Dry, cold winds sing in the ears, towering peaks appear stark and naked clothed in snow and as we necked up with the range, the temple on this formidable peak looked unreachable as probably the highest ever point. The warmth of the sun was welcome, the feeble heat burned us as we made it up to this quaint little settlement precariously perched on the hilltop.

Why would a group of people in ancient times, want to brave these bleak temperatures and climb all the way up here to build this magnificient temple with the exact rules of architecture and iconography as those found in Bengal or even Madhurai for that matter. Why would there be a seat of serious learning secluded so high up on a mountain almost inaccessible to all in these bleak winters to not just preserve a tradition of deep thinking but to make it a way of life at sub zero temperatures.

I stood here high up on this mountain, having being robbed off my belongings, my identity and having no connection what so ever with the known world. I was lost, in this silent world with no phone, no internet, no money and no identity. I was myself, an individual here and now, in the present, in this beautiful moment that appeared so magical. I was an entity, with no name, no history, no background, no connection and no possession. I was the one, truly detached from all familiarity staring up at this half ruined temple wondering about this blissful relationship I was at this moment sharing with Lord Shiva, whose presence echoed in almost all the stones that made this ancient temple.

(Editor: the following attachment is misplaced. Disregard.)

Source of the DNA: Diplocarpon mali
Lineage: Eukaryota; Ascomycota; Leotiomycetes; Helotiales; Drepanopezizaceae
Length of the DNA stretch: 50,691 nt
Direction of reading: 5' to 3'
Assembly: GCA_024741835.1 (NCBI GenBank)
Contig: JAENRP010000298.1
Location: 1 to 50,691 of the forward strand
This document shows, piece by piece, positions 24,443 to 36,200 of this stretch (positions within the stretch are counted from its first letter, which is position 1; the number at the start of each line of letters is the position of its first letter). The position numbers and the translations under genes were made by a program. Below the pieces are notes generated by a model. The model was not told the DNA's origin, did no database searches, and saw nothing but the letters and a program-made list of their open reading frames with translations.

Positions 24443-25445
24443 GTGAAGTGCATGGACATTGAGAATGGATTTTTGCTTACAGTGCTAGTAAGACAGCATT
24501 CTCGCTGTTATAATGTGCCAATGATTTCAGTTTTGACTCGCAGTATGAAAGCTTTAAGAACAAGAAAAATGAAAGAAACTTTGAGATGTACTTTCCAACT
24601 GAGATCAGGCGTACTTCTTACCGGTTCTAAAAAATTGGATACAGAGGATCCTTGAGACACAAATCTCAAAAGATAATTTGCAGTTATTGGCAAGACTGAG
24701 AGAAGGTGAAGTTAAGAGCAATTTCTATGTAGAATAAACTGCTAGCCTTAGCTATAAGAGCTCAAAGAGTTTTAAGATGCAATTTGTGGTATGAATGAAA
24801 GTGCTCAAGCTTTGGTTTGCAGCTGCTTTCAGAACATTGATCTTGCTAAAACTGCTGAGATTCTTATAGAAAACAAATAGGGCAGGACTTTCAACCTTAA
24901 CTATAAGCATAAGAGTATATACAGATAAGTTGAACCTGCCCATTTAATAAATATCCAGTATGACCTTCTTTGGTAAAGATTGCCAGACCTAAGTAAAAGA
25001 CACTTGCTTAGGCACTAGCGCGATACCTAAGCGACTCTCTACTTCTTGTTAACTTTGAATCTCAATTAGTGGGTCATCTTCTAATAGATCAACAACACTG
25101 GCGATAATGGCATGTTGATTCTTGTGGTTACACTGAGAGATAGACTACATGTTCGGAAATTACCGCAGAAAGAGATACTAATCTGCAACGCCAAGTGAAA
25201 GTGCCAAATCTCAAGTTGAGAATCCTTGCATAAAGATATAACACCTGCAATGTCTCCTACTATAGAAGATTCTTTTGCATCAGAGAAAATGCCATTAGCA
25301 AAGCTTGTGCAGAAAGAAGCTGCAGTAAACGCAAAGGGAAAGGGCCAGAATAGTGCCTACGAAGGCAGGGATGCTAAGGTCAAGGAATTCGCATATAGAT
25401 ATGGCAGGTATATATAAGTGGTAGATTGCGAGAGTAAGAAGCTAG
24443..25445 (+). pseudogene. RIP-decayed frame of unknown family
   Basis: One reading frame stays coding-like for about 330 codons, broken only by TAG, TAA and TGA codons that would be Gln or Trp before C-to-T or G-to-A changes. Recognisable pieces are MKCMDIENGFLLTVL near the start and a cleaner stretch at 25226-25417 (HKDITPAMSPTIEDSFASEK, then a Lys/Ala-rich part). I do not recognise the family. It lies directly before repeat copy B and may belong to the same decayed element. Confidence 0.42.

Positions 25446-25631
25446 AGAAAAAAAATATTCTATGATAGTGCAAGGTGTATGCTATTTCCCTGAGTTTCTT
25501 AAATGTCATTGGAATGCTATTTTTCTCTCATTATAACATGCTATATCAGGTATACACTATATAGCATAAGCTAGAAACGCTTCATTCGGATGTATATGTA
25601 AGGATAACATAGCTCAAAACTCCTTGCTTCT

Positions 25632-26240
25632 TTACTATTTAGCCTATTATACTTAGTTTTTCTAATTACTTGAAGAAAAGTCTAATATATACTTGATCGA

I am part of this ancient rule, I am an entity in this ancient world, I am the mantra that flows out loud as I place Vilva leaves gently on this Sahasraha Linga that sits firm at the temple door. I am the lamp I light, I am the sweetness in this moment, I am the only reality that brings this small gift of ghee lamps and vilva to the Lord atop this sacred mountain this bleak winter morning.

The sun slowly starts to descend, the cold winds take over as my mind finds its way back to the steep path way that brought me up here. My heart flows with love for this land, for these mountains and for the purity in this air. There is no person, there is no aim, there is no thought... there is just pure love that flows this evening at this sacred hour at the great temple of Tungnath.

To be continued...

Photo courtesy: unknown from google images